A British ban on the use of the Irish language in courts in the North which stretches back to 1737 was challenged this week.
In the High Court in Belfast, Justice Treacy was asked to hold that the centuries-old ban should be quashed as it was in conflict with the Human Rights Act, European treaties and international norms.
The move to end discrimination against the Irish language arose in an application for judicial review brought by Caoimhin Mac Giolla Cathain, a member of the Shaw’s Road Gaeltacht community in west Belfast.
He applied for a drinks licence in Irish for a concert in the Culturlann centre on the Falls Road.
But he was informed that the application had to be in English under the Administration of Justice (Language) Act Ireland 1737 which states “all proceedings in courts of justice within this kingdom shall be in the English language”.
The 1737 act belongs to the penal laws in Irish history which sought to discriminate against the majority population.
The law has been repealed completely in Britain, where it was seen to adversely affect Scottish and Welsh speakers.
Janet Muller, chief executive of Pobal, an umbrella organisation for Irish-language groups, prepared an affidavit which was included in the evidence.
“This is an outdated and unfair law which discriminates against the Irish language and against Irish speakers,” Ms Muller said.
“In Wales, Welsh speakers have had the right to use Welsh in court proceedings of all kinds since 1942.
“In Scotland, there are a number of courts where Gaidhlig can be heard on a daily basis if requested.
“The evidence which I am placing before the court shows that the British government is once again guilty of applying double standards to the users of the different primary indigenous languages on these islands.”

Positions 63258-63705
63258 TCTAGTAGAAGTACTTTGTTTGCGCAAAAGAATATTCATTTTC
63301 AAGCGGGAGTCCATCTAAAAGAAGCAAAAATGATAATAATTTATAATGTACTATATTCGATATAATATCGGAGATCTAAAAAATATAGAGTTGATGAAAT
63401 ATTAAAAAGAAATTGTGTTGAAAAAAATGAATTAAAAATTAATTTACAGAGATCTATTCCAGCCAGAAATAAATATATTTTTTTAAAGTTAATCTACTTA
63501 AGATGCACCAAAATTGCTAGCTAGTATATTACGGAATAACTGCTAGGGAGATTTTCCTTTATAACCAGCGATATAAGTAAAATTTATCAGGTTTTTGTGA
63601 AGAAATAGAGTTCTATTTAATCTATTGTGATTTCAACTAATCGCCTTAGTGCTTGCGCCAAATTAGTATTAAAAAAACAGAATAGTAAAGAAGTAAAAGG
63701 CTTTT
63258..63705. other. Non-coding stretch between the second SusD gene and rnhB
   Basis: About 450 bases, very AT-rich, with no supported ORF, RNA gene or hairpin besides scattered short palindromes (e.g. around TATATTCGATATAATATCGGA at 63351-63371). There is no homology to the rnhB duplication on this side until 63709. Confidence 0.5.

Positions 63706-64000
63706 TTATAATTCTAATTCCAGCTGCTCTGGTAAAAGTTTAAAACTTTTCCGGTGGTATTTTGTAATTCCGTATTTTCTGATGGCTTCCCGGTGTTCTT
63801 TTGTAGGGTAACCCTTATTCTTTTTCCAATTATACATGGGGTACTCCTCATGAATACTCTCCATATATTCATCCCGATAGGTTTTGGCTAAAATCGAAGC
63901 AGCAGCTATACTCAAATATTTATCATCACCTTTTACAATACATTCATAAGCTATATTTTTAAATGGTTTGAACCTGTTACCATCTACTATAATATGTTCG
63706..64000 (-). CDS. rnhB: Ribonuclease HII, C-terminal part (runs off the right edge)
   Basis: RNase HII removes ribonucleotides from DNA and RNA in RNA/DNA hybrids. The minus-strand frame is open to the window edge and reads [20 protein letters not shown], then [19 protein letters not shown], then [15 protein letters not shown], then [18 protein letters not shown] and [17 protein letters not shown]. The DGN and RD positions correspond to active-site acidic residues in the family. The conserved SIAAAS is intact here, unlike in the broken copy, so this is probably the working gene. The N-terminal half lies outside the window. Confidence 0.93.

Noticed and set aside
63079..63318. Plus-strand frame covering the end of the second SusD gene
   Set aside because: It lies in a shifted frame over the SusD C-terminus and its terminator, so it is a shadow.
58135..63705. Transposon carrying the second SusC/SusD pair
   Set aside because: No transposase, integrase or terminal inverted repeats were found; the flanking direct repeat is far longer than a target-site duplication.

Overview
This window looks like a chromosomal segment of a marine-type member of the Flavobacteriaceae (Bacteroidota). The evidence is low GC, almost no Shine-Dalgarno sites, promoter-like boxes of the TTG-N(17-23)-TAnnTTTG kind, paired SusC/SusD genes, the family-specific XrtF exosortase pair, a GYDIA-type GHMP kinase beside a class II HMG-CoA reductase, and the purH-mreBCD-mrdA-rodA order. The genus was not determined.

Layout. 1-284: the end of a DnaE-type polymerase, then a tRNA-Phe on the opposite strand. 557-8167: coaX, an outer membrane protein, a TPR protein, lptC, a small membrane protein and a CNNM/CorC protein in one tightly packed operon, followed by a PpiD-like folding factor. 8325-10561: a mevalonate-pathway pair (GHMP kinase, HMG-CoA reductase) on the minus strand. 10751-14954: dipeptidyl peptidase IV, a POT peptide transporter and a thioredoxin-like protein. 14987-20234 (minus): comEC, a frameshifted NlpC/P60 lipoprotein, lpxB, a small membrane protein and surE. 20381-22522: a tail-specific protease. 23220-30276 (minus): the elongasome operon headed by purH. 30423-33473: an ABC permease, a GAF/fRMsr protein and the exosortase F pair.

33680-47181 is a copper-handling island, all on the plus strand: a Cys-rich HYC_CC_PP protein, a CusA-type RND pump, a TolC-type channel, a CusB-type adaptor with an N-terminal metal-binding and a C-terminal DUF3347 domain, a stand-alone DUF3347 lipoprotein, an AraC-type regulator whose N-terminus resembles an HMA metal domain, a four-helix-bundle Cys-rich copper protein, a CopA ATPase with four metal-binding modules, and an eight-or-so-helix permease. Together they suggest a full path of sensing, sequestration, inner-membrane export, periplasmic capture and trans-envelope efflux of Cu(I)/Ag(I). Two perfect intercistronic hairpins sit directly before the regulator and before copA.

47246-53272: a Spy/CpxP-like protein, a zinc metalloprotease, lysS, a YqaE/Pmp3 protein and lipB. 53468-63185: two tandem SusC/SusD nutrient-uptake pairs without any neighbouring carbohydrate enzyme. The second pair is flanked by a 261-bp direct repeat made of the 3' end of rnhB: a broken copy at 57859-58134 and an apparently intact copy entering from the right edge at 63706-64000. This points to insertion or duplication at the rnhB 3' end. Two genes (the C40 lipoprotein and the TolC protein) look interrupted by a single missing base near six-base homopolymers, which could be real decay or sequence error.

Ms Muller argues that continued application of the act contravenes the rights of Irish speakers under the Good Friday Agreement, the Human Rights Act, the European Charter for Regional or Minority Languages and the Framework Convention.
Penal laws began to be seriously enforced in Ireland from the late 1500s - part of a determined effort to impose English culture and government control throughout Ireland for the first time.
The ‘plantations’ of Ireland brought with them the anti-Catholic legislation which would eventually disenfranchise the richest of the Catholic Irish and Presbyterian Scottish settlers in favour of a minority of Church of Ireland worshippers.
The following years saw a series of reversals and returns to the laws as the British monarchy’s attitude to its Catholic subjects fluctuated from king to king.
New penal laws were passed after 1695 and at this stage there was an even more determined effort to enforce them.
Among the discriminations now faced by Catholics and Dissenters under the penal laws were: exclusion from most public office; a ban on inter-marriage with Protestants; a bar from holding firearms or serving in the armed forces; exclusion from voting, the legal professions and the judiciary and owning a horse worth more than five pounds.
Defending for the British Lord Chancellor, Paul Maguire QC, has claimed that the current Stormont administration is the prime authority to decide the issue, not the courts.
Commenting on the case, Sinn Féin President Gerry Adams once again called for the introduction of a comprehensive, rights-based Irish language act to secure the rights and entitlements of speakers in the Six Counties.
“It is unacceptable that a century’s old and oppressive ban on Irish being spoken in the Courts is still in effect in today’s multi-lingual and culturally rich Ireland,” he said.
“The ban on an Irish speaker applying for a drinks licence in Irish flies in the face of equality legislation here in the North as well as the European Charter for Regional or Minority Languages.
“This law should be consigned to history and this case indicates very clearly the real and practical need for the Minister of Culture to bring forward a comprehensive, rights based Acht na Gaeilge.”